Recent Builds – Fat and Road Bikes

Fat Bike, Impaler
This bike was built with twin top tube, custom segmented fork, and custom rear and front racks. Impaler is a theme bike that was exhibited at Philly Bike Expo in November last year. The frame’s front rack was shaped like a spear, to give the entire bike the look of Vlad the Impaler.

DSC_0028

DSC_0044

The Impaler bike was built as an all terrain type of fat-bike and this particular build has the following:
•curved twin top tube/stays and seat tube
•short 16.7″ chain stays
•177/12mm trough axle dropouts
•custom steel segmented 142/15mm through axle fork
Velocity Dually rims with I9 hubs and 4.0 Veerubber Mission tires, tubeless
Shimano XT 11speed/Raceface 30t ring drivetrain and cockpit components
•Powder coat finish
•Custom frame bag made by ATM Handmade Goods.

-Road Bike, Troika:
We exhibited this bike at Philly Bike Expo last year as well, and this roady was built for a college student from Seton Hall University.

cropped-DSC_0068.jpg

DSC_0047

Stan’s Steel Dirt Road Bike

Stan is practically my neighbor and our kids go to school together.  He told me that he used to ride a lot and wanted to start riding again.  We talked about the benefits of custom frame versus mass-produced frames and different types of frame materials that are utilized in the bicycle construction such as steel, aluminum, carbon fiber and titanium.  Each of these materials have different characteristics, however, all could be shaped into similar quality ride by a frame builder.  The major thing to consider here is the price of the material, its weight and durability as well as geometry and proper fit of the bike.  Also, wheels play major part on how the bike feels and rides.  Although, steel is “real” and steel frames offer the best balance of cost, weight and durability as well as its unique more forgiving ride qualities due to properties of the steel, there is no clear choice what frame material is better or worse.

Stan’s bike frame was constructed around the fork (built-in house) geometry with axle to crown measure between cross and road bikes and clearances to accommodate wheels with 34 mm tires.  We used True Temper’s OX Platinum steel tubing and Paragon Machine Works’ dropouts and braze on components to build the frame.  Internal cable routing for derailleurs and brakes housing.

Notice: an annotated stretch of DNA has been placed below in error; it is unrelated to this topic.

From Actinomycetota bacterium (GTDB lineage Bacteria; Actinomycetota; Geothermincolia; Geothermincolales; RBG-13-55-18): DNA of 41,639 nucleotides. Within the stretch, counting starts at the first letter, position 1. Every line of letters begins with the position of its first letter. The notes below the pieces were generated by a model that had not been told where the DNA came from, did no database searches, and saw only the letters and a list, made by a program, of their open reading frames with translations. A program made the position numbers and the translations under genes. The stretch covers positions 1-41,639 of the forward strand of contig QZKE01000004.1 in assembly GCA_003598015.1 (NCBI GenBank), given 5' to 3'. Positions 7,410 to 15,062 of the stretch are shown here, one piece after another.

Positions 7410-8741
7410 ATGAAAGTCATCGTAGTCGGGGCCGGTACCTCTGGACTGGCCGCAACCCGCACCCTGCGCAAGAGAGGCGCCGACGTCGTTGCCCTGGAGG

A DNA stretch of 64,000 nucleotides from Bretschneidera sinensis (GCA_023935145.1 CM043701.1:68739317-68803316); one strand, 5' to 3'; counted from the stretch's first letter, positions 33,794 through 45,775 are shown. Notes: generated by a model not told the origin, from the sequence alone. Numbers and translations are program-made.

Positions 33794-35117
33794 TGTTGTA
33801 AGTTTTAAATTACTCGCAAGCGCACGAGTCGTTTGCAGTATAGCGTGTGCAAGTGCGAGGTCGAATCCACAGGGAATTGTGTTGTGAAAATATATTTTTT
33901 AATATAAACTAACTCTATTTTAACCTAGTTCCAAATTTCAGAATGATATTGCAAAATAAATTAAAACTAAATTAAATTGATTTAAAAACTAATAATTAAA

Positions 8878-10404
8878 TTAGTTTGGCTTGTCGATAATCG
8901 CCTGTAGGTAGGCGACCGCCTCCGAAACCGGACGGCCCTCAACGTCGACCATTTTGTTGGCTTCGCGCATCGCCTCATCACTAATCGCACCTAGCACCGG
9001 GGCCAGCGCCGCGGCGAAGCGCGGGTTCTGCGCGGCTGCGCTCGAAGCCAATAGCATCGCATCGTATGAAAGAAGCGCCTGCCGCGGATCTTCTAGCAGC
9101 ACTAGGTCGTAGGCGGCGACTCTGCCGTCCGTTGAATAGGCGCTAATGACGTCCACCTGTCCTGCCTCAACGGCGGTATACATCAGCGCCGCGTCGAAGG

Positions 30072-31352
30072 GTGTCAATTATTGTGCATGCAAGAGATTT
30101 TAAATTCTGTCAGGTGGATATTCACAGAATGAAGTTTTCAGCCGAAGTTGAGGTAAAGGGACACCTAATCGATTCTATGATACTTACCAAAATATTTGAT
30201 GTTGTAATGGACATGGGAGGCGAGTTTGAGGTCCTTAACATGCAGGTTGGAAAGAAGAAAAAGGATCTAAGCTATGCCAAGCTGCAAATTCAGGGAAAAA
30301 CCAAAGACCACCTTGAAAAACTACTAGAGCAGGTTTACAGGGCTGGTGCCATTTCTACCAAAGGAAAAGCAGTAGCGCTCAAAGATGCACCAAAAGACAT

The bike is equipped with Shimano Ultegra 6800 group and hydraulic disc brakes, PRO cockpit components and cyclocross/gravel Rolf Prima ECX disc wheelset with hand-made 30c Challenge Strada Bianca tires.

I am a little behind on this post.  Stan was riding this bike for about three months now and this is what he had to say after his first ride:  “Just tested 22 miles.  Awesome bike.  Runs great.  Need to adjust saddle.  Thank you.  Bike is insane!!!”

Enjoy the photos of the bike and stay tuned for a next post on our dirt fat bike.

Vlad

 

 

 

NAHBS (North American Handmade Bicycle Show)

NAHBS 2015Vlad Cycles will be exhibiting in the upcoming NAHBS (North American Handmade Bicycle Show) during March 6-8, 2015 in Louisville, Kentucky.

We are excited to be included in the world’s number one handmade bicycle show!  NAHBS has been rapidly growing since it’s first started in 2005 where independent frame builders from US and other countries display their work to the public and engage with cycling enthusiasts to share their ideas and passion.

For more information about NAHBS please follow this link:  http://www.2015.handmadebicycleshow.com/.

The frame and the entire build that will be displayed in Lousville is in the idea/design stages.  Stay tuned for more information on what is going to NAHBS.

Happy Trails, Vlad

 

 

From The Philly Bike Expo 2014

Image

Hi All,

The Philly Bike Expo was an amazing experience for us!  During two days we met lots of people who were very pleased with our bikes and had to say lots nice words..  We brought to Philly a Road Disk Di2 bike and a Single Speed Mountain bike: Troika Disc Di2Troika SS MTBThe two-day event included about 130 exhibitors, including frame builders, bicycle manufacturers, bike shops, components and tool companies, and cycling apparel companies.

We came to Philly on Friday to set up our table at the Philadelphia Convention Center and then headed to Engine Cycles’ open house to learn more about titanium bicycle fabrication and meet other frame builders.. There we met Drew Guldalian, owner of Engine Cycles; Rody Walter, owner of Groovy Cycleworks and Eric Estlund from Winter Bicycles.  Each of these guys has vast experience in the frame fabrication business and inspirational stories of what it takes to become a successful frame builder.  We finished our day in the nice Japanese restaurant in the Germantown.

Next day, Expo began at 10am and to our surprise people were already heading to the bike show.  The place was busy all day.  Later that day we had a surprise visit of the Troika owner. His custom build was finished and assembled just few hours before we headed to Philly from Boonton, NJ.  He came all the way from San Francisco and loved his bike!  Here is the photo of him checking out his Troika:

Ed and his Troika

Sunday morning we attended Gary Helfrich seminar on Theory and Practice of Titanium Frame Building.  I brought with me my 10-year-old son.  He was the youngest in the audience and did not get excited until the Russian Submarine picture came up on the screen.  The Sub was cut to pieces and sold to manufactures of titanium in China.  Gary is the founder of Merlin and is considered to be an inventor of the titanium bicycle frame.

Below are few photos from the Expo, including group picture of the frame builders and my portrait with Troika as well as photos of other bicycles exhibited at the Expo.  Thanks for reading and Happy Trails!